Cutting to the Chase on William Gay: Playing as a third corner, William Gay recorded two sacks and defensed more passes in 2010 than 2009. Budding into a number 3 corner is plenty of an accomplishment for a 5th round pick.

  • NFL teams need a good 3rd corners and William Gay should be that man for the Steelers.

Keyaron Fox – Joined the Steelers in 2008 as an unrestricted free agent, and led the team in special teams tackles. In 2009, he started three games for Lawrence Timmons and spelled him for long stretches at other points, playing quite well. Fox saw far less playing time in 2010, largely due to the return of Larry Foote

Cutting to the Chase on Keyron Fox: In 2009 Fox looked to be growing into a strong number 3 inside linebacker. After Super Bowl XLV, Fox’s idiotic penalty, as the special teams captain, makes him emblematic of a look emblematic of a special teams unit that, while it improved, could not transform itself into a bankable asset.

  • Word is that Fox will not be back. Perhaps not an altogether wise decision, but certainly an understandable one.

Anthony Madison – Joined the Steelers as an undrafted rookie free agent in 2006 and worked himself into a special teams demand. After signing him to a 7 figure deal in 2009, the Steelers cut him and, as John Harris predicted, rued the day. They got him back and in 2010 Madison did double duty as a dime back.

Cutting to the Chase on Anthony Madison: As a corner Madison will never strike fear into the hearts of opposing quatertbacks. Nonetheless, his one sack and interception show that he is more than just a body out there, and he continues to excel on special teams. Versatility is a virtue.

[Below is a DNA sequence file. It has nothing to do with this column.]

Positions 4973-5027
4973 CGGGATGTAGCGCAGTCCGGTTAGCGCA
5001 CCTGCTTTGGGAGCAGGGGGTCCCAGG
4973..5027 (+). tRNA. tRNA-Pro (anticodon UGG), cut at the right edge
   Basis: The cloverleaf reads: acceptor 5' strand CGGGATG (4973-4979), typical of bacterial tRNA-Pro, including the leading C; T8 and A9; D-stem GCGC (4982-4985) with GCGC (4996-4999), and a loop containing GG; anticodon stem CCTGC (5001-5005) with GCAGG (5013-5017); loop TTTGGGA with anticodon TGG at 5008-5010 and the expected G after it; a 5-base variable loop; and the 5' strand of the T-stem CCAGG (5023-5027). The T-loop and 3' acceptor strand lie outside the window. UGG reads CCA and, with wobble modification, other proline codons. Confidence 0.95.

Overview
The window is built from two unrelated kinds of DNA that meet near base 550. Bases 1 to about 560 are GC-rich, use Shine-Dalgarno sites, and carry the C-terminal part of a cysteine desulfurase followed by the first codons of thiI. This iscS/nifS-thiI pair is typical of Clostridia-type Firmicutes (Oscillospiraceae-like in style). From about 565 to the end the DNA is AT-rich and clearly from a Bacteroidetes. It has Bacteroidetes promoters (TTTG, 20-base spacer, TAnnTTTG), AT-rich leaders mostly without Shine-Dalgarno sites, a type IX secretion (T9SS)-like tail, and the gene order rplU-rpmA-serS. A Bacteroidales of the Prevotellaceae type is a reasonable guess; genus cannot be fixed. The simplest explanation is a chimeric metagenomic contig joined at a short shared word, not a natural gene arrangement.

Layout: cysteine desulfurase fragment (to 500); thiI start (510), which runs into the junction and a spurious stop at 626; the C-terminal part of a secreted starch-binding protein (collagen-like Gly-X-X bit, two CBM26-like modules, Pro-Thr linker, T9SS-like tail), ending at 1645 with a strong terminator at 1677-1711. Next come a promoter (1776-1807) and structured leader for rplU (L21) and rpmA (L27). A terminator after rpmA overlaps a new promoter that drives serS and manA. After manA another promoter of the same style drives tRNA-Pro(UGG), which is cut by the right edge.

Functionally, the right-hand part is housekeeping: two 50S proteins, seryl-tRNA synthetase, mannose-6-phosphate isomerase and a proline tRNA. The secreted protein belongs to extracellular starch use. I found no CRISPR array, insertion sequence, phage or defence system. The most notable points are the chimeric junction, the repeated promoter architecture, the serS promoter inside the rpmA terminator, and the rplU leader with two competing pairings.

• The Steelers tried life without Anthony Madison once and lived to regret it. Hopefully they learned their lesson.

Trai Essex – Joined the Steelers as a third round pick in 2005, and has played in all four exterior line positions, and did some double duty in 2010 at tight end. Nonetheless, Essex has never managed to nail down a starting job.

Cutting to the Chase on Trai Essex: You expect a third round pick to develop into a starter, and in that sense Essex is a failure. But such a measure proves to be too narrow to fairly evaluate Essex. Essex is a good number 6 lineman, and we repeat, versatility is a virtue.

  • Essex will not get offered a ton of money, and the Steelers will probably get him back.

Mewelde Moore – With little fanfare the Steelers signed Moore as an unrestricted free agent from Minnesota in 2008. After being the unsung hero of the Steelers Super Bowl run in 2008, Moore saw a drop off in his play in 2009. His numbers continued to drop in 2010

Cutting to the Chase on Mewelde Moore: The drop off in Moore’s rushing and passing numbers is a little deceptive. Some of it had to do with Isaac Redman’s emergence, and Moore did make some key third down conversions.

  • Moore is not going to command a fortune, regardless of what happens with the CBA, and he could be a very cost-effective investment for the Steelers.

Willie Colon – Joined the team as a sixth round pick in 2006 and even prior to Bill Cowher’s departure the coaches wanted to work him into the starting line up. He beat out Max Starks for the starting job in 2007 and held that job down through 2009. Disaster struck in the 2010 off season, forcing Colon sit out the year with a Achilles tendon injury.

Cutting to the Chase on Willie Colon: Maurkice Pouncey would have unseated Colon as the Steelers best offensive lineman had Colon played. Despite repeated denials from the coaches, rumors continue to circulate that Colon’s natural position is guard. The Steelers would like to keep Colon, but his agent doubts that is possible.